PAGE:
Mark Lennihan, AP
In the minds of many employers, the Affordable Care Act is brought to them by the numbers 29 and 49 — and by the letters N and O.
A shock hit 10,000 part-time workers for the state of Virginia, including large numbers of adjunct college faculty, when the state passed its annual budget this spring. By law, they can now work no more than 29 hours a week.
They are just the tip of the iceberg. The number 29 is on the minds of employers everywhere this spring, from state and local governments to large corporations and mom-and-pop stores.
Some whisper it, others shout it. Few are unaware of it. Twenty-nine is the key threshold that keeps employers free from the new health care mandates. Bump up to 30 hours, and an employee is full time and the employer must help pay for health care.
Small businesses have also been watching the number 49. This is the employee headcount trigger that kicks in health care requirements. Keep headcount below 49 “full-time equivalent employees,” and an employer can avoid health care requirements altogether.
Many businesses attribute the hours pinch (29) and the headcount squeeze (49) to the Affordable Care Act, popularly known as Obamacare.
The squeeze on part-time hours particularly hurts many employees because so many are working part time. In the March jobs report from the Bureau of Labor statistics, involuntary part-time employment stood at 7.6 million, 3 million higher than when the Great Recession began in 2007.
In measuring the new law’s impact on take-home pay, most eyes have been on private businesses, especially franchise owners. With negative publicity keeping heads down in the business world, another indicator is state and local governments — equally sensitive to cost but more insulated from bad publicity.
Late last year, controversy swirled around comments by corporate leaders and major franchise owners, as a number of high-profile business leaders gave early and vocal notice they would be slashing full-time hours in the coming year.
Among these were corporate voices, such as Whole Foods and Darden Restaurants, the latter being the parent company of Olive Garden and Red Lobster. Darden announced in October it was experimenting with a “part-time only” model at restaurants in four markets.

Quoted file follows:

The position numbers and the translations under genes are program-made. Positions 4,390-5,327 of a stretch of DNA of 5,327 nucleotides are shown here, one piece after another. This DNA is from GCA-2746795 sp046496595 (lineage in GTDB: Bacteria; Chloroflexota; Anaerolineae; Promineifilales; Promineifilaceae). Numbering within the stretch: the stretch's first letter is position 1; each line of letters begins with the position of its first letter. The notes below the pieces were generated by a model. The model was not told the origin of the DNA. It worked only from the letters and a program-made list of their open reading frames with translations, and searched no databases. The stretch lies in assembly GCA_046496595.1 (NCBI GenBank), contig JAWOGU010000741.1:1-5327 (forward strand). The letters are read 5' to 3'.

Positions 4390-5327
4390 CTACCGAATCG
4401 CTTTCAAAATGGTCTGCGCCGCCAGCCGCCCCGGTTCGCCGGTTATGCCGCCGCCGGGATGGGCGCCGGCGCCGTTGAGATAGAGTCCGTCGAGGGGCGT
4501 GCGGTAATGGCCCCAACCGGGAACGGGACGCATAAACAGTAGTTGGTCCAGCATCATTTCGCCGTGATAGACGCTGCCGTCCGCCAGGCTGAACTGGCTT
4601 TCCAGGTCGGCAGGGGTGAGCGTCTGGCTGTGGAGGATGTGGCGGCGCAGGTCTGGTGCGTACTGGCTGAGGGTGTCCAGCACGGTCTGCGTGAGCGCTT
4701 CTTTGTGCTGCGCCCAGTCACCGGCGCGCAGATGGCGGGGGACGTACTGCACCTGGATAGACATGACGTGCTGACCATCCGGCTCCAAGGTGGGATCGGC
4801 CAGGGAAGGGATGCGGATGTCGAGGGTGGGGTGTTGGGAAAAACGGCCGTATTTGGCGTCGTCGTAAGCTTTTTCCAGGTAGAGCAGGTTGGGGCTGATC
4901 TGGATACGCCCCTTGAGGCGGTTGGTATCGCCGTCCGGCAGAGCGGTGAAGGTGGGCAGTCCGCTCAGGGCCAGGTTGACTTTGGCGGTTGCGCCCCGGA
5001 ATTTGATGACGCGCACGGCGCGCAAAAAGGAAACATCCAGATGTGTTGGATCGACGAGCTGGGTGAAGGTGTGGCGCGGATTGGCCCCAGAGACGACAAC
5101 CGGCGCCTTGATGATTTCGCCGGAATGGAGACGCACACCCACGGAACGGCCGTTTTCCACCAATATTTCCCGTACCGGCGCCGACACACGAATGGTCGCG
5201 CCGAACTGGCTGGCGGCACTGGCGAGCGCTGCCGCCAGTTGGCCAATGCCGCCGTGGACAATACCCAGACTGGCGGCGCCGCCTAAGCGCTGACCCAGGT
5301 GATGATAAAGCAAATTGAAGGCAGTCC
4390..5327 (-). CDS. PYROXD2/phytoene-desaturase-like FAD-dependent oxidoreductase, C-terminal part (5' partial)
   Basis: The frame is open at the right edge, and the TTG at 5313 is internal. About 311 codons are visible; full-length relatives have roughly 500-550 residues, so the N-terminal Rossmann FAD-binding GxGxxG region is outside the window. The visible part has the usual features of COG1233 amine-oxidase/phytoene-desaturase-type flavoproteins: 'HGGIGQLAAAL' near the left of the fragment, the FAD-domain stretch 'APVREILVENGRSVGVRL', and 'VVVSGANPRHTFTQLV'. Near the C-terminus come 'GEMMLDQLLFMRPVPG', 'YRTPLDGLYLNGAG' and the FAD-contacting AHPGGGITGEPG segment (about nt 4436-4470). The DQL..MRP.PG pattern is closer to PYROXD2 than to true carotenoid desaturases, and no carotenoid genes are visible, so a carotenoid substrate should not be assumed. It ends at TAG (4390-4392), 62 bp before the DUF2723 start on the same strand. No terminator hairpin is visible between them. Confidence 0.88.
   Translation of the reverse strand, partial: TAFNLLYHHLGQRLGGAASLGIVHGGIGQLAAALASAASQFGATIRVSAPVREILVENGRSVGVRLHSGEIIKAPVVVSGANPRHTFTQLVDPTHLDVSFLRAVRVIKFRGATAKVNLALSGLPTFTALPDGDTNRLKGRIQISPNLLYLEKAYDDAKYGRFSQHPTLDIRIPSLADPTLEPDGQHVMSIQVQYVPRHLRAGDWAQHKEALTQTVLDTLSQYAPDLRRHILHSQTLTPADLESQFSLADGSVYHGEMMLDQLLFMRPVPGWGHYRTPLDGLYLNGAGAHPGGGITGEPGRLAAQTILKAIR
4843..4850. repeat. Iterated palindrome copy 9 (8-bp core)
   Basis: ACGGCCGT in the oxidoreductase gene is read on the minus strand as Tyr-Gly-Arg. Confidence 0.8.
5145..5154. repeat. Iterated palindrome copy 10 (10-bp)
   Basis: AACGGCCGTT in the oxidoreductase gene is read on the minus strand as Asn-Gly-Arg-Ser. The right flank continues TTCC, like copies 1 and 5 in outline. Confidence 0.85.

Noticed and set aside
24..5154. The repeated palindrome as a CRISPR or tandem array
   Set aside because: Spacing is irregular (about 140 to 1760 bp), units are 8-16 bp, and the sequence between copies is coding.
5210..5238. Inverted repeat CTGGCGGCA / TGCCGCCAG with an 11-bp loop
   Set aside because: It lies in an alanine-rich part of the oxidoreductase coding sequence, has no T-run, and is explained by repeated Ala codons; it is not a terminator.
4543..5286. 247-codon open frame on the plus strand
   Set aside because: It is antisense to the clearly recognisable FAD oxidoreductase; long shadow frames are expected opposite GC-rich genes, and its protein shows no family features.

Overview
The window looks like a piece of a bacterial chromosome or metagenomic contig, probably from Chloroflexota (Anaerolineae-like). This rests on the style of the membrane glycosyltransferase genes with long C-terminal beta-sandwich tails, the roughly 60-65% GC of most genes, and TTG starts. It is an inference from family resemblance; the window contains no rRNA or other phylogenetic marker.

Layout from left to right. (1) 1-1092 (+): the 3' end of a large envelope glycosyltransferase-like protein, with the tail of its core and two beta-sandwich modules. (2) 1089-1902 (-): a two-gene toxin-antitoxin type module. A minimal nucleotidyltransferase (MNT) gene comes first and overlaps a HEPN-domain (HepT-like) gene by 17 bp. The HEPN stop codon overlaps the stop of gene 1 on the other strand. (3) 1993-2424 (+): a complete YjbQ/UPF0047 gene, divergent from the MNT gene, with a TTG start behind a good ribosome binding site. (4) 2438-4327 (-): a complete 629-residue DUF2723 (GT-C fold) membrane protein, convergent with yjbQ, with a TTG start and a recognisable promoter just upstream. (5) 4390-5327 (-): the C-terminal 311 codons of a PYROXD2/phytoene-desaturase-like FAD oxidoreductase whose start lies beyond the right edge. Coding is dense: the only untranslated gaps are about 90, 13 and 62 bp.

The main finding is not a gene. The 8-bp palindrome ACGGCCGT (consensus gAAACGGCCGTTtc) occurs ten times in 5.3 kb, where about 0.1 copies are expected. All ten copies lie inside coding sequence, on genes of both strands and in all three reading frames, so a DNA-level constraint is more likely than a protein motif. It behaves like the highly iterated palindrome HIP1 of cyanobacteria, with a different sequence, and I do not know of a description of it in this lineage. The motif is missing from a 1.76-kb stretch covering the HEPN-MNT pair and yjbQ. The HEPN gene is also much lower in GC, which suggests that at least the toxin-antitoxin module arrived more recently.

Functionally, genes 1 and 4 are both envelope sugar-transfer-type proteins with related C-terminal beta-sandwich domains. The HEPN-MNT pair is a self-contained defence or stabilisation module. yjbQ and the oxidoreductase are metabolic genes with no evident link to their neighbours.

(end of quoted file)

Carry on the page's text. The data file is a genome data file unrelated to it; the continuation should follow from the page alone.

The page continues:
Major franchise owners of brands such as Applebee’s and Wendy’s also spoke out.
In November, Zane Tankel, chairman and CEO of Apple-Metro, which owns some 40 Applebee’s restaurants in the New York area, said he would be cutting hours to avoid health care costs.
“So what does that say – that says we won't build more restaurants. We won't hire more people," he told Fox Business Network at the time.
The result of the outspokenness in some cases was a brand-damaging backlash, leading to tactical retreat. Wendy’s corporate quickly distanced itself from the franchises that moved to cut hours, announcing that corporate-owned stores would not follow suit. By December, Darden announced it was cancelling its plans to shift to a strict part-time model.
“What happens is the 'Huffington Post' picks it up and you essentially have a boycott going on in front of your door,” said Matt Haller, Vice President for Public Affairs at the International Franchise Association, a lobbying group that represents franchise owners. “That’s why the smart brands have been keeping quiet on it.”
With individual brands laying low, Haller said, trade associations like his have been more vocal about the law’s impact, but at the same time they have become increasingly resigned.
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